“Happy Labor Day, Mom!” was how Corban greeted me this morning. He asked us last night what Labor Day was all about, and we proceeded to explain how the day was intended as a day off for working folks. He lost interest before we could get to the part about trade and labor organizations.
Nowadays, Labor Day seems much more a marker of the end of summer, even though many schools in the area have already begun. Sunday service yesterday was down with many trying to get a final long-weekend trip in somewhere. The public pool closes today. The days have been hot, but the evenings have a touch of cool fall weather. The summer garden once lush with tomatoes is slowing down as I wait for the last few to ripen and for the early fall harvest to begin.
But it struck me that as I sheepishly asked my husband if he would be interested in spending Labor Day morning cleaning out the garage that I so often forget that work – whether it be the paid sort or not – is a gift from God. Yes, the fall messed things up quite a bit, but nonetheless, the work of creating and rest from that work is a rhythm and a gift God established for us at the dawn of earth’s time. I was grateful for my husband’s enthusiasm in joining me for a bit of work on a day set aside for rest. We cleaned out the garage, set aside a few things for a hypothetical garage sale, and delighted as we found refreshment in our work.
Growing up as a child of immigrants, work was not viewed as a gift but as a necessary means to an end. Without work there was no food, no electricity, no phone, no apartment. More work meant more money to get us closer to where we wanted to be, which was not where we were. There was a sense of anticipation of what achieving the American Dream could bring, but there was also a hint of futility that no matter how hard my parents worked there would never be enough to give them what they were hoping for us.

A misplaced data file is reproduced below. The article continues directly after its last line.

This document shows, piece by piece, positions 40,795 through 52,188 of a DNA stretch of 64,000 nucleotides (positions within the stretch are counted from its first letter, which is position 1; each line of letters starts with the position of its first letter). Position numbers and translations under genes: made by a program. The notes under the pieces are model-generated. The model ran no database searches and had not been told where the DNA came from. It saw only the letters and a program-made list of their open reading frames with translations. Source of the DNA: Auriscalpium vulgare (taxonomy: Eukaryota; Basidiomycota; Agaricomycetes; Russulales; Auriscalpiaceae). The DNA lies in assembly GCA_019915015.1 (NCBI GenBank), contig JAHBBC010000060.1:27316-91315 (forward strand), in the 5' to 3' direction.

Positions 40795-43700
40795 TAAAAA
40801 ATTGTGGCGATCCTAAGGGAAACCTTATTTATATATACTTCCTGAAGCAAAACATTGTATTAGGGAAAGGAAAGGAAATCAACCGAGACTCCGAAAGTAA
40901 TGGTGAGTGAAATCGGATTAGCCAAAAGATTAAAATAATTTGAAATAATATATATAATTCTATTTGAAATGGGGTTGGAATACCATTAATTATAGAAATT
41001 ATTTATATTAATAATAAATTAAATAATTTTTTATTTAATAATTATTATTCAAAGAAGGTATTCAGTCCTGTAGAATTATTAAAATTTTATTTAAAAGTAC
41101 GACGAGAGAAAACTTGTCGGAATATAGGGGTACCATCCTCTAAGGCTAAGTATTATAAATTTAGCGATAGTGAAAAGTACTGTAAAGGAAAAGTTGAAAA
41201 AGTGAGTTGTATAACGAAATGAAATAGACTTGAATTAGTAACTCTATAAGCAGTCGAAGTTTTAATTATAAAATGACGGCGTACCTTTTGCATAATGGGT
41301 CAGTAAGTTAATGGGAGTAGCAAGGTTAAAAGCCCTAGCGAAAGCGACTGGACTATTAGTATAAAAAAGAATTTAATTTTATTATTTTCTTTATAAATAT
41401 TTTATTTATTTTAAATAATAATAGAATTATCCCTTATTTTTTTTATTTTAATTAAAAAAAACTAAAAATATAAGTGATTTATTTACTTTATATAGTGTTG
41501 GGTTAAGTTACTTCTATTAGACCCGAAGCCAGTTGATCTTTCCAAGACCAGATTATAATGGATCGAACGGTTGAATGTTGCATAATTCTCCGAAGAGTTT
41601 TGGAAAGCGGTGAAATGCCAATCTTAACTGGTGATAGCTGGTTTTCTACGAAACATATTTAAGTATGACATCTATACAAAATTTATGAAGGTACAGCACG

Many of my Asian American peers walk in this tension with me. We remember not having enough, but boy are we enjoying living in plenty. We are deeply grateful for the sacrifices our parents’ generation made in order to give us the opportunities they did not. My father was a busboy, worked multiple shifts, accepted a rewired lamp from our building super to light the room and a bike to ride to work, bought cheeseburgers for me and my sister as a special treat. It was no wonder he cried at my college graduation party, and it is no wonder that he and my mother can’t believe at our wastefulness and comparatively carefree spending. As the beneficiaries to the past generation’s sacrifices I see so many of us continue to pursue the American Dream but much more for ourselves, I am afraid. And before I am accused of throwing rocks at glass houses (or whatever that phrase is), I am the first to admit that I enjoy a cushy life. My children most likely will enjoy a similar lifestyle unless they intentionally choose otherwise or there is a failure to launch. I make choices and some sacrifices for my children, but nothing like what my parents had to do.
I don’t think my consumer mentality is linked to my Asian American DNA, but I do think there is a link. Hearing my grandmother tell me that how I do academically and how I present myself will prove to “Americans” that I am just as good or even better than they are at their own game – whatever that game may in the end prove to be – is now a part of me, whispers knit into my bones.
So on this Labor Day I sit here waiting for my parents to arrive, wondering how my life’s work will be more intentionally for God’s Kingdom come, and for God’s work to be done on earth as it is in heaven.